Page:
This sleek clip-on makes easy work of precise strobe tuning for any stringed instrument.

It goes without saying that Peterson knows a thing or two about tuners. Using the word “pioneering” to describe the company would hardly be an overstatement. And sure, you can find a clip-on tuner for 10 bucks or even a serviceable smart-phone tuner for free—and they will help you tune your guitar, to a degree—but that’s not an apples-to-apples comparison with Peterson’s StroboClip HD. This tuner is whole-’nother-level stuff.

First, the StroboClip HD is made of plastic, like most in its class, but this tuner is solid. The clamp jaw, padding, 3-point swivel mechanism, buttons, and screen feel as precise as the 0.1 cents tuning accuracy it delivers. Speaking of the high-def screen, it’s wide, crystal clear, and void of blinking lights or multiple colors—just clean and intuitive. So for anyone who has steered clear of strobe tuners in the past because they seemed confusing, no need to stress here.

Inside, the StroboClip HD boasts over 50 proprietary “Sweetened” tunings, which are, in a nutshell, presets and options specific to the type of instrument you’re tuning. For instance, I moved from tuning a 6-string parlor guitar in DADGAD to an electric bass and then to a uke as quickly as I changed instruments—all of which had their own Sweetened setting. The StroboClip HD also even has settings for drop tuning by up to six steps, plus five steps of capo-up tuning. It’s a versatile, precision machine that’s well made and easy to use, and its price definitely reflects that. The question is: What price do you put on being in tune?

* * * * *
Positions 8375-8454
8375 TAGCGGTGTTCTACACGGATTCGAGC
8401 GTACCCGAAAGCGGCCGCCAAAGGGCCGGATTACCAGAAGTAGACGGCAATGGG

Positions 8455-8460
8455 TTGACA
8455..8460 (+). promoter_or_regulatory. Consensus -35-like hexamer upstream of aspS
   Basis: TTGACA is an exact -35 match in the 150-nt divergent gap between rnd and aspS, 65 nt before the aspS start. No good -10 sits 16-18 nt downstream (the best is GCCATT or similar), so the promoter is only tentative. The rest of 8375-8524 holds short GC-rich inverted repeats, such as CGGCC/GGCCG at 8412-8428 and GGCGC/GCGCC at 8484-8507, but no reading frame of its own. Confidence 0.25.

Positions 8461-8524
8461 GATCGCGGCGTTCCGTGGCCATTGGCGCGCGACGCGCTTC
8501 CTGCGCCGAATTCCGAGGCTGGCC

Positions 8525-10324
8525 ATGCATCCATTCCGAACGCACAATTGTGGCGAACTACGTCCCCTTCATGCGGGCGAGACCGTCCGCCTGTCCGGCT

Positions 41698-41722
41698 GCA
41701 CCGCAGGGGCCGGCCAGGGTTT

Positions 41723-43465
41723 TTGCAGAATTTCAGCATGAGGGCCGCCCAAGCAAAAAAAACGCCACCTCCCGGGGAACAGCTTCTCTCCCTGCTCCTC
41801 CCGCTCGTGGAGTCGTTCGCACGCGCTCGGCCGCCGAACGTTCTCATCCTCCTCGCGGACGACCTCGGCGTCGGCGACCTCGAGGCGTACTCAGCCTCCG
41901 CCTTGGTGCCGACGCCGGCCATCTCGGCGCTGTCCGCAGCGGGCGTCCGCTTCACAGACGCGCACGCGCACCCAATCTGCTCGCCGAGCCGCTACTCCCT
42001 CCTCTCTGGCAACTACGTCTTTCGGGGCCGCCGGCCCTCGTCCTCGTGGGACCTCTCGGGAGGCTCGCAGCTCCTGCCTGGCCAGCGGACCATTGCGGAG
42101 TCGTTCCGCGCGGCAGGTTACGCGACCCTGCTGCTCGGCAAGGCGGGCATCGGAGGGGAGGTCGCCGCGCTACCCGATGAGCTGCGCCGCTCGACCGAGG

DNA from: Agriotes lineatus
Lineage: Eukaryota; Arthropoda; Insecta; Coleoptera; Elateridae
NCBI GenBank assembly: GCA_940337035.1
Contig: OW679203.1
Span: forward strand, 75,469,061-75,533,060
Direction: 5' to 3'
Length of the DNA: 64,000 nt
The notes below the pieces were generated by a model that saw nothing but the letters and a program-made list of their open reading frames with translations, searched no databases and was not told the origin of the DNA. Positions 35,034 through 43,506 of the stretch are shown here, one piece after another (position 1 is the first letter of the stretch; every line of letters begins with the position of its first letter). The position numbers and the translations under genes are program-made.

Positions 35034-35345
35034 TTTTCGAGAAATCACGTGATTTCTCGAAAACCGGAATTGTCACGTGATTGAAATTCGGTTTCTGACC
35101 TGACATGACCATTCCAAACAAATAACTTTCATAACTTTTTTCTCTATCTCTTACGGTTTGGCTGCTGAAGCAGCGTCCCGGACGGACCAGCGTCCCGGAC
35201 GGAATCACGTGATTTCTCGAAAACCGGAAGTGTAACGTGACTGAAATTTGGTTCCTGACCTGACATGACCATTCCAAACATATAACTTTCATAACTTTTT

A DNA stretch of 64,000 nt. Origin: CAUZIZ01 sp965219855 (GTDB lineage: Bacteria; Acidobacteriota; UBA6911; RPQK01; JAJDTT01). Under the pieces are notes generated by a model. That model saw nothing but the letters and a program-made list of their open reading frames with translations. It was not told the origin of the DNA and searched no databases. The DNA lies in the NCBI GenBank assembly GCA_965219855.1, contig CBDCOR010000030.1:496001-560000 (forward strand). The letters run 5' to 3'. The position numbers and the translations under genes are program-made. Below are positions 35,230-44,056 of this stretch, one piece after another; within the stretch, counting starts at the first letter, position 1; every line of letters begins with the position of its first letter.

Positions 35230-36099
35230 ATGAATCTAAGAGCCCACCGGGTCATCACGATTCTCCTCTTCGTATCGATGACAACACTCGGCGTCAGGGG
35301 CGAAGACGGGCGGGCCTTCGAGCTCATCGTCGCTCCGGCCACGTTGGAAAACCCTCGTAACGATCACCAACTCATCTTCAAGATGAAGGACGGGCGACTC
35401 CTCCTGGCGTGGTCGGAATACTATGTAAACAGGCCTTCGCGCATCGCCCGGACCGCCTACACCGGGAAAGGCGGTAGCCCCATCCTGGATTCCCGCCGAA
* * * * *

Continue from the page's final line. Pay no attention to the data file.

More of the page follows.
Test gear: Larrivée P-01, Dell’Arte Dark Eyes, Les Stansell tenor uke, Fender Precision



Wide, no-nonsense display, precise tuning, extremely versatile Sweeteners, firmware updates available via USB port.

It costs more than other tuners in its class. And Porsches cost more than Fords, grasshopper.


Peterson StroboClip HD

Ease of Use:



Rig Rundown: Adam Shoenfeld

Whether in the studio or on his solo gigs, the Nashville session-guitar star holds a lotta cards, with guitars and amps for everything he’s dealt.

Adam Shoenfeld has helped shape the tone of modern country guitar. How? Well, the Nashville-based session star, producer, and frontman has played on hundreds of albums and 45 No. 1 country hits, starting with Jason Aldean’s “Hicktown,” since 2005. Plus, he’s found time for several bands of his own as well as the first studio album under his own name, All the Birds Sing, which drops January 28.

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Diatonic sequences are powerful tools. Here’s how to use them wisely.



• Understand how to map out the neck in seven positions.
• Learn to combine legato and picking to create long phrases.
• Develop a smooth attack—even at high speeds.

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Knowing how to function in different keys is crucial to improvising in any context. One path to fretboard mastery is learning how to move through positions across the neck. Even something as simple as a three-note-per-string major scale can offer loads of options when it’s time to step up and rip. I’m going to outline seven technical sequences, each one focusing on a position of a diatonic major scale. This should provide a fun workout for the fingers and hopefully inspire a few licks of your own.
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